Remaking the Arts Scene (and predicting the future) of New York City Edition
So it’s been a few weeks now since the stay at home order in New York City has taken effect and we’re still trying to develop healthy routines of work/exercise/home life, not just for ourselves but those around us too. Things didn’t go so well at first; changes in daily life were so jarring that we just shut down all our work efforts, obsessively watching the news and getting depressed instead. But that got old pretty fast, so we started making lists of things to do, limiting the amount of time with the news, and starting to remake ArtsGazing to reflect the new reality of our times. You’ll notice the headings have changed from gallery and museum shows to read virtual gallery and museum shows, along with NYC podcasts, and NYC videocasts, to round out the selections. We’ll be adding to each area as the weeks go by so check back often.
The first thing we discovered when we started doing research for our revisions is that most galleries and museums were not ready for this change in visitor behavior. Their online presence was often spotty or incomplete, with few images or very old videos from lectures or events. It’s understandable of course; we’ve all gotten used to web pages giving the basics on hours, admission costs, and current exhibit information so why would anyone need more? Well, now we know – because worst case scenarios can happen to any institution at any time.
Second is that virtual reality for galleries and museums is still not that user friendly, or even interesting, most of the time. You need the right equipment and a lot of patience to maneuver around a VR space: we don’t have either so although we mention when it’s available, that’s not our main interest. Maybe the feature will get better over time, but for now, websites don’t need to make it a major investment. It’s not the best use of limited funds anyway, if you want to spend money we’d much rather see high resolution images that stand up to the zoom feature.
The third thing is after the initial shock, most galleries and museums are trying very hard to introduce new content that’s engaging to a wide variety of people. There are lesson plans for grade schoolers using the objects in museums to discuss history or engage in critical thinking, lectures for all ages on art and other disciplines, live sessions of art classes, and talks with artists, curators, and others. The sudden flood of material is astonishing and only going to help galleries and museums survive the inevitable downturn of the economy and their markets.
Speaking of this sudden stoppage of art, visitors, patrons, workers, and money – what will the immediate and long-term effects be? Very bad, obviously. More than that, for many people it is and will be catastrophic: changing careers, educational plans, and lifestyles in ways not fully known at this time. People will go into debt, perhaps for the rest of their lives. Exhibits will be cancelled or severely revised to include less. Insurance costs will go up. Admissions and ticket costs for events will go up as well. There will be closures of smaller institutions (or shorter opening times), especially in the categories of house museum or historical sites, whether independent, state, or federally funded. Auctions will have more works for sale but less people to buy them. Theft and destruction of archaeological sites will increase. Research and scholarship across the humanities will suffer; fewer articles, papers, and books will be written. Even worse, the repercussions will last decades, partially because this is just the first episode of a long term problem in public health, and partially because so many other problems will become apparent in this era of chaos and difficulties. Artistic growth and promotion will be stunted. And out of those who can make a living in the arts, maybe a handful will genuinely move the visual world forward. (But we won’t presume to guess how it happens or what it will look like, we only hope we’ll know when it does.)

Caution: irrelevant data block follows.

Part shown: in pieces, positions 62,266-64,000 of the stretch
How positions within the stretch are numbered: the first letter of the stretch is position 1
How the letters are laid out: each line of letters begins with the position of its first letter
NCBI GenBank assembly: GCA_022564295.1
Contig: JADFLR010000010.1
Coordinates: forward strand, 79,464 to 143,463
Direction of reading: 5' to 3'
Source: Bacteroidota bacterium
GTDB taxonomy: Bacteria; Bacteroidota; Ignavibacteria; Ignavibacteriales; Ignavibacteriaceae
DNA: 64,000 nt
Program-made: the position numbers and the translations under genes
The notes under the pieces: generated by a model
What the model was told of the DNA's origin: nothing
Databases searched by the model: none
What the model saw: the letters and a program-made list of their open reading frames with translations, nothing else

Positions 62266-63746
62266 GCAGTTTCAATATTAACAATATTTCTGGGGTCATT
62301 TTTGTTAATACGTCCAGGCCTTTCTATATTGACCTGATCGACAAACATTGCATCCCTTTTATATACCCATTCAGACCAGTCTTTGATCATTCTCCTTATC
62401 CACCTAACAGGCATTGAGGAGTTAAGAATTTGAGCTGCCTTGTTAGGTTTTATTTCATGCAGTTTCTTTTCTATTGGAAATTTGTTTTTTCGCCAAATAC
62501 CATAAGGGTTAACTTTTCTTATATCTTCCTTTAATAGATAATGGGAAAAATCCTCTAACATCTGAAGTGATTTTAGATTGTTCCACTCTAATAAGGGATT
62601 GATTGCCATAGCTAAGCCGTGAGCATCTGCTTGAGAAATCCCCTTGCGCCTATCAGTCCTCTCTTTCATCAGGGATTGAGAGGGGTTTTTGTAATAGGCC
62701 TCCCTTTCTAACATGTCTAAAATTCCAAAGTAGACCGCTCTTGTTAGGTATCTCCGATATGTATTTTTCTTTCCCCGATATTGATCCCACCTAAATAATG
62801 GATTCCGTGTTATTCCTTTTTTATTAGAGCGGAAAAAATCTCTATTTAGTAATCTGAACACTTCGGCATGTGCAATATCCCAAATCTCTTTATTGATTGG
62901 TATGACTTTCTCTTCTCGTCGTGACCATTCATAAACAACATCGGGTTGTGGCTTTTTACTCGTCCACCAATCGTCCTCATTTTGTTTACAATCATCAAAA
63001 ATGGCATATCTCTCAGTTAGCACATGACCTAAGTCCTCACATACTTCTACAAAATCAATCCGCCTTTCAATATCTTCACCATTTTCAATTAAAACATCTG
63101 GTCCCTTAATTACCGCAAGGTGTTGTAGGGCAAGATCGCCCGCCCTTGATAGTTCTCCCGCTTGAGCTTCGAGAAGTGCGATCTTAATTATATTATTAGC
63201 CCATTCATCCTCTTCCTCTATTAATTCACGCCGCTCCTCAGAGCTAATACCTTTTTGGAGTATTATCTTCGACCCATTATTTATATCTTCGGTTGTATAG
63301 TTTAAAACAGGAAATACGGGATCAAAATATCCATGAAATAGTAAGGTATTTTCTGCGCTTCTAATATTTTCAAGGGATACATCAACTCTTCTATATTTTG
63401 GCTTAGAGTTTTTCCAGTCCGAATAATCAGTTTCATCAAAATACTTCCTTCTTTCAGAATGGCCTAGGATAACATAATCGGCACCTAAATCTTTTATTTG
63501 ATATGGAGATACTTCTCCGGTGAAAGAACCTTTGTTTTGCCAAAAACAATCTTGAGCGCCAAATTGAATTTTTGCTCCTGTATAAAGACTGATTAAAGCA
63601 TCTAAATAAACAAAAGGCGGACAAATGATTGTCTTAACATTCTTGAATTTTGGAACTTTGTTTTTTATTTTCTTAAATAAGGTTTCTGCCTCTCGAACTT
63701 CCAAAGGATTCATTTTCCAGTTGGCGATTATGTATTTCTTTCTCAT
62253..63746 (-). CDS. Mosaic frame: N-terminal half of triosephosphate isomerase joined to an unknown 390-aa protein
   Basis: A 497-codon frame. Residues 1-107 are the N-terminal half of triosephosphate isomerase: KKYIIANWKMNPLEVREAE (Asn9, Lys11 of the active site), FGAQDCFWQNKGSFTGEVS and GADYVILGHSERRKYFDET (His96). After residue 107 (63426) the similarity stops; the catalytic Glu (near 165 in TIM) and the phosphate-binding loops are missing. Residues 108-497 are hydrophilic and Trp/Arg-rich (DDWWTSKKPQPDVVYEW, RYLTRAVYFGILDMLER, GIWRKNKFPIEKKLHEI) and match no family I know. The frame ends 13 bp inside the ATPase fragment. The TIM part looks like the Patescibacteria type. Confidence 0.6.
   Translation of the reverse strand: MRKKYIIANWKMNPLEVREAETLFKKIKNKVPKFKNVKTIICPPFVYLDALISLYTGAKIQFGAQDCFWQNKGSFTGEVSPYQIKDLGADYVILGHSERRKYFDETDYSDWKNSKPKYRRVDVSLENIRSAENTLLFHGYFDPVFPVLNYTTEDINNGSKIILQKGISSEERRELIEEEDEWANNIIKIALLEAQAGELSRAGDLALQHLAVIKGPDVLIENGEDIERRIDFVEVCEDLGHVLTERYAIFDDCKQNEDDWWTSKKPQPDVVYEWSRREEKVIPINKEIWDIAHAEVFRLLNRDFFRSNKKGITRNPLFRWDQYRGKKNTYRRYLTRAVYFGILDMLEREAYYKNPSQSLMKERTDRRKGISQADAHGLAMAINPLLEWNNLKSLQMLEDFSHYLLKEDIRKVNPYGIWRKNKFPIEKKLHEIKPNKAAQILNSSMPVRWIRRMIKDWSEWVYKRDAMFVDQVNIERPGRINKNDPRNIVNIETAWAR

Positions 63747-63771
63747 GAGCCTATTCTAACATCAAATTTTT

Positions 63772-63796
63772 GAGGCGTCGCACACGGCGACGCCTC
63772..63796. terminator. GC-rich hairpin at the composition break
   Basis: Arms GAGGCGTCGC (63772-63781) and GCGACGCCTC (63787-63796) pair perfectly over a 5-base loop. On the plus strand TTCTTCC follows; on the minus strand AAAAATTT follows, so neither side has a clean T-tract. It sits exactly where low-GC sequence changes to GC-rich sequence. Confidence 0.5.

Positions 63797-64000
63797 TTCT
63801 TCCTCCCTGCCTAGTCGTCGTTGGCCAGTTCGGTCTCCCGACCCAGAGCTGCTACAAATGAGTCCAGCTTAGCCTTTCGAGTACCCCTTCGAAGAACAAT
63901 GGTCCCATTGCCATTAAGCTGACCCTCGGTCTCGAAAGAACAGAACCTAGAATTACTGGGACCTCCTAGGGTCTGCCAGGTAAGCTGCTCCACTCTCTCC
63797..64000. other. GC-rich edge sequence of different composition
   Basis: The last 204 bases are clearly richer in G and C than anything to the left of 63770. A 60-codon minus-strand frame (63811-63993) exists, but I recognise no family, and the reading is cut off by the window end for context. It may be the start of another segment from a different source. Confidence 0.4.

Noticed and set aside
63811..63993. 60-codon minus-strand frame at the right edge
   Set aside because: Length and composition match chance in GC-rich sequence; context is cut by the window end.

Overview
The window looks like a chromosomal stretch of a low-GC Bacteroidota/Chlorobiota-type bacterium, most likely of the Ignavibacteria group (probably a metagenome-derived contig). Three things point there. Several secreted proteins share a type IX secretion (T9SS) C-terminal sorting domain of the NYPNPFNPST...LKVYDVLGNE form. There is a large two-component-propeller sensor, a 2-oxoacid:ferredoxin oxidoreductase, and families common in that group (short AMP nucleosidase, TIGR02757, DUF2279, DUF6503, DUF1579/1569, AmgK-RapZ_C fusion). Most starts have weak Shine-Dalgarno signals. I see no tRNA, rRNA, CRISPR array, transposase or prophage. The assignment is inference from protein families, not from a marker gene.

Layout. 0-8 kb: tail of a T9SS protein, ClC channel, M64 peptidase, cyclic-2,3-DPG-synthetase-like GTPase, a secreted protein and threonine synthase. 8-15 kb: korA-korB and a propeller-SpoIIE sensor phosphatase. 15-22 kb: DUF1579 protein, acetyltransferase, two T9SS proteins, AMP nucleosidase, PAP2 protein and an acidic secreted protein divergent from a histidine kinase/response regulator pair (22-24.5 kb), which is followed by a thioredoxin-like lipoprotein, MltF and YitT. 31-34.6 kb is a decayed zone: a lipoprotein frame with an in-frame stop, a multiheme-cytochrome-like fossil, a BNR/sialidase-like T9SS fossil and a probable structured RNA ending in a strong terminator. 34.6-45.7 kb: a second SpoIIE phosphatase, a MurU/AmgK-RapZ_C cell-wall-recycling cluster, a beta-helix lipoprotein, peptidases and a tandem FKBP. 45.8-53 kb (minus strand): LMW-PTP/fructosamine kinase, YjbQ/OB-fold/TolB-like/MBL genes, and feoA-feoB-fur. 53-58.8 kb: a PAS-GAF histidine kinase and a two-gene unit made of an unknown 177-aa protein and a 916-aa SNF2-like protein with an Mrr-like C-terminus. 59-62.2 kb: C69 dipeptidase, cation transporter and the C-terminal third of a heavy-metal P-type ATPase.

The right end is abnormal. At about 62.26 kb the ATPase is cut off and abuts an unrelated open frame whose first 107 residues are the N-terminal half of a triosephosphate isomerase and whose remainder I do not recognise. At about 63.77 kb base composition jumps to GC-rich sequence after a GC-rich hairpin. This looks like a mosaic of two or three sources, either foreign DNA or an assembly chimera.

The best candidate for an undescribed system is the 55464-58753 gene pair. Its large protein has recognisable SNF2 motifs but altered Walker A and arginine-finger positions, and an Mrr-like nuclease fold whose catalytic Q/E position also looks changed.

On the other hand, after the shock of the next few months subsides, and the firings, layoffs, and furloughs come to an end, what happens then?
Well, any museum or gallery left standing will be revising everything, down to the cost of pencils and floor cleaner. Tighter budgets require innovation, inspiration, and inclusion. Institutions will have to justify their value and commitment to their core audience as well as connecting with new patrons across the city. A need to explore new sources of income from zip codes across the five boroughs should be the main incentive for any organization. As we all know, art events often focus on a small group, limiting dialog and ideas to those who have some knowledge on the subject, instead of recruiting and encouraging others to explore and become inspired by what they see. It will change the city’s cultural landscape for the better, if more people can connect emotionally and intellectually with the arts, which will, in turn, bring new people and ideas into the mix.
But can organizations figure this out? Will the various unions agree? Can the cost of living and arts training ever be reconciled with a new, tightly budgeted arts world? Maybe some groups will combine forces to keep going, others will just close down, and people leave the city, maybe to start programs somewhere else. In the end, we see a 10 year plan for the cultural life of New York City: 1 to 2 years to shake out the obvious non-survivors, 5 years for new programs to gain a foothold or to fail, 10 years altogether for new and existing programs to prove they’re nimble and lucky enough to survive in the drastically changed world of needs and funding. It’s going to be tougher than anything ever done before, but if we want art to survive and thrive here, it’s got to start as soon as possible.